I try to avoid sending out political stories that may appear overly partisan in nature, but having read Sahsha Issenberg's book, The Victory Lab, I know that he reports carefully on data use by both democrats and republicans (I mailed the book to our resident former Republican congressional candidate Ethan Wingfield). This is a great story on the use of random experiments in voter contact, persuasion and turnout and seeming advantage that Democrats have on this front:
In fact, when it comes to the use of voter data and analytics, the two sides appear to be as unmatched as they have ever been on a specific electioneering tactic in the modern campaign era. No party ever has ever had such a durable structural advantage over the other on polling, making television ads, or fundraising, for example. And the reason may be that the most important developments in how to analyze voter behavior has not emerged from within the political profession.
Computational Complexity has a short blog post on the algorithm used to find the new House of Representative's apportionment. The method currently in use is called Huntington–Hill method. To give you a snippet of this problems illustrious past: past solutions that were put in practice include those created by Daniel Webster, Thomas Jefferson and Alexander Hamilton.
Why is it called Huntington-Hill? This column I found from the AMS outlines the history of the method. The introduction also puts the problem quite well:
We can formulate the [apportionment problem] mathematically as follows:
Given states s1, ..., sn with populations P1, ..., Pn and a positive integer h (think of h as the number of seats in the legislature), determine non-negative integers a1, ..., an where a1 + ... + an = h. (It is customary to think of the value h as given in advance and fixed, since currently the size of the House of Representatives is fixed; however, for some applications one might have the freedom to vary h as part of solving the problem.)
The CAP problem differs from the one above in requiring that each ai be greater than or equal to 1, or more generally (mathematicians like to generalize!) greater than or equal to bi where bi is some positive integer. The Constitution does not specify the h which started at 65 in 1790 and has grown to the now permanent value of 435, though when Alaska and Hawaii were admitted to the Union the value of h rose temporarily to 437.
At first glance the AP problem does not seem hard. If a state has 10 percent of the population and there are 37 items (seats in the parliament, computer systems, libraries, etc.) to apportion, then .10 (37) equals 3.7. In a parliament interpretation, the problem is we can not send 3.7 people to the legislature (though some feel they do not get full representation from whole bodies); 3.7 is not an integer! What should be done with those nuisance fractions? The quota principle (fairness rule) would say, in this example, that 3 or 4 representatives be assigned. With 3 representatives a state would be underrepresented, with 4 it would be over represented, but the method we currently use to apportion the House of Representatives could assign fewer than 3 or more than 4 representatives!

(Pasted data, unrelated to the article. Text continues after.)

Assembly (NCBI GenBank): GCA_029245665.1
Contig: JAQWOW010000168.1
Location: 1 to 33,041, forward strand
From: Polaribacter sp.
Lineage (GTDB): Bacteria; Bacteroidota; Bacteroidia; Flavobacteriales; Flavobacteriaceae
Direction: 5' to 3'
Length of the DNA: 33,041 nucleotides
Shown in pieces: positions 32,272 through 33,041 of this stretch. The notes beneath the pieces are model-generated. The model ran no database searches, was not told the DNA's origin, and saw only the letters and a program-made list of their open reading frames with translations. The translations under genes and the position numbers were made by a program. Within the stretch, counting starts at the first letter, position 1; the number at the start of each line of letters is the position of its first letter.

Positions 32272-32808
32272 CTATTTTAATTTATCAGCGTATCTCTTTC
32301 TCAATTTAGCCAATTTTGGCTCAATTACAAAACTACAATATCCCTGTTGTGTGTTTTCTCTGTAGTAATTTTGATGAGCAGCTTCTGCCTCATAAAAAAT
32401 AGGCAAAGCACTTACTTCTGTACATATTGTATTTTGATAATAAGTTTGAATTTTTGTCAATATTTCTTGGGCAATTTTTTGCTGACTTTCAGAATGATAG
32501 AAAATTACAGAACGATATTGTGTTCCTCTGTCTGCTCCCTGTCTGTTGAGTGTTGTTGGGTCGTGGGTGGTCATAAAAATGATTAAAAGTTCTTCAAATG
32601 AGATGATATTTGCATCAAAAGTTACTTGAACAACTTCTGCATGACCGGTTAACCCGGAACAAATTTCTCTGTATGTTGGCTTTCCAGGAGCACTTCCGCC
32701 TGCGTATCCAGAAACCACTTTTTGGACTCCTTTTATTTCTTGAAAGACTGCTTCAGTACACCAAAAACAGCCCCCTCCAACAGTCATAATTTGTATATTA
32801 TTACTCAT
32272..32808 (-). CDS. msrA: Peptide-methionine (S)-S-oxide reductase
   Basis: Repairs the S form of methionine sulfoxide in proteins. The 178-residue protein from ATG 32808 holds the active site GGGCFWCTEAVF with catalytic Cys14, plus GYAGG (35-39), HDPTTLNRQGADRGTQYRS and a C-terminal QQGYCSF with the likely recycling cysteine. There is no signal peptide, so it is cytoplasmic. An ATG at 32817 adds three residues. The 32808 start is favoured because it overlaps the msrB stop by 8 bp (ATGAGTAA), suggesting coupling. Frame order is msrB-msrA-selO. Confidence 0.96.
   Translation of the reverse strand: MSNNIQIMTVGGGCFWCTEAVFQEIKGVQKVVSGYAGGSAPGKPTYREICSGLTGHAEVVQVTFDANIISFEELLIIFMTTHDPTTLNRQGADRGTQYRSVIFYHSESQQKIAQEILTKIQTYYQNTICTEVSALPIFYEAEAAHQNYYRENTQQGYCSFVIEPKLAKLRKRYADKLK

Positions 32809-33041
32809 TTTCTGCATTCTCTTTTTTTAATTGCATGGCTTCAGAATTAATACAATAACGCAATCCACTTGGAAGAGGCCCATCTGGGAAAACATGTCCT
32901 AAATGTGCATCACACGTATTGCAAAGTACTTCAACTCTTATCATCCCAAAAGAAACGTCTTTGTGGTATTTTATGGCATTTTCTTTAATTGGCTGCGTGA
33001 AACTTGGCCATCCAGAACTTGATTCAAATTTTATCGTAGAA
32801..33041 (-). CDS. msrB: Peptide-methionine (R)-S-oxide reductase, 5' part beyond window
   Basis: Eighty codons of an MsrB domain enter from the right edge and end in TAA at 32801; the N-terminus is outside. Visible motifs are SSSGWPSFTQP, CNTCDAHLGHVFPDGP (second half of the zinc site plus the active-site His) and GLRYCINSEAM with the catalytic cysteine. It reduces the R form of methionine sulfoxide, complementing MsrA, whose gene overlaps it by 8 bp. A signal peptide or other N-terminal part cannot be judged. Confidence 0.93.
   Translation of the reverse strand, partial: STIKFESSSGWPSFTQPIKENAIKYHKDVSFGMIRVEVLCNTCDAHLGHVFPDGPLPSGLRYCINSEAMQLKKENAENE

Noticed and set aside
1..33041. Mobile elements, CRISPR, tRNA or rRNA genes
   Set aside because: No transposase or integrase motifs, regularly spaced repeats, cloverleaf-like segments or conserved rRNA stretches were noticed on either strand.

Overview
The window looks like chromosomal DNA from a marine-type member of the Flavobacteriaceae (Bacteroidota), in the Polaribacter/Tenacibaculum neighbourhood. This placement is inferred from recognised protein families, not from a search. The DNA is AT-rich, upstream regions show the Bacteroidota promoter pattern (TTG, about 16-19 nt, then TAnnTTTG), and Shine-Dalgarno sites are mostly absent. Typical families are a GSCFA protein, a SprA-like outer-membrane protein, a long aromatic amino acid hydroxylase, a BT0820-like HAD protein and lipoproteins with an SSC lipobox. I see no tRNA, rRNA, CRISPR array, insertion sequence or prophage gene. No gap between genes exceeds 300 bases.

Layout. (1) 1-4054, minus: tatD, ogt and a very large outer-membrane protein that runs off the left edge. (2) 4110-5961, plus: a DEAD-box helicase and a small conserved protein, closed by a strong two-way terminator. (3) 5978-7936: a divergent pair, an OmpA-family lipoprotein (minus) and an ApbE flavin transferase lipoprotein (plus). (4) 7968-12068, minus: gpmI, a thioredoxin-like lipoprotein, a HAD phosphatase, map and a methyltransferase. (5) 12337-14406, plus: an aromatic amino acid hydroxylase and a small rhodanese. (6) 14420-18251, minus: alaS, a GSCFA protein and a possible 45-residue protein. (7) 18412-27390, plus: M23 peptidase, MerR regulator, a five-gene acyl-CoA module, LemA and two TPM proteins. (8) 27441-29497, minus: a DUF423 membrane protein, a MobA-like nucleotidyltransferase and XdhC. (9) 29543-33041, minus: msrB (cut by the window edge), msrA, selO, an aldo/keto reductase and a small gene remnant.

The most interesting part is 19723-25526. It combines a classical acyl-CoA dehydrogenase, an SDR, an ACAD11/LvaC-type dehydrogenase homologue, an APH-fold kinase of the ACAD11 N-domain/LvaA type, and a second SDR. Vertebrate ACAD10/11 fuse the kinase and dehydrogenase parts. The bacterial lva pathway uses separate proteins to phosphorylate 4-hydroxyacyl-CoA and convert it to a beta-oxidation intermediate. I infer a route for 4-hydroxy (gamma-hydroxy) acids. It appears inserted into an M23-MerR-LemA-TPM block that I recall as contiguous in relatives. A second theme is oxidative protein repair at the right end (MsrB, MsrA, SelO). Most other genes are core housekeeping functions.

The algorithm ultimately devised by Huntington (improving on the work of Hill) works as follows:
Calculate something called the standard divisor, which is the average number of people in each district over the population of the US. That is roughly 309 million divided by 435.
Calculate each state’s standard quota, which is the state's population divided by the standard divisor. This is how you get a number like 3.7 above.
For each state, you take the lower rounding bound (3) and the upper round bound (4) and you take the geometric average of them, . Then you compare the old quota (3.7) and round down if its below this mean and up if its above it. So in this case, the geometric mean is 3.46, and you would round 3.7 up.
Then you add up all of these quotas, and if they equal 435, you're done. If they don't you repeat step 3 with a smaller or larger divisor than the standard one depending on whether you're summed quotas are above or below your goal.
A not particularly efficient algorithm for this process is given by Computational Complexity:
Input: Pop, a population array for the 50 states.
Output: Rep, a representatives array for the 50 states.
Let Rep[i] = 1 for each state i.
For j = 51 to 435
Let i = arg max Pop[i]/sqrt(Rep[i]*(Rep[i]+1))
Rep[i] = Rep[i]+1
This algorithm isn't working as I described above, but is using the same method to add individual representatives to the state "most deserving." Its the same method, and actually shows how Huntington-Hill works efficient to change the number of representatives. The Census has a pretty well made video on this whole thing: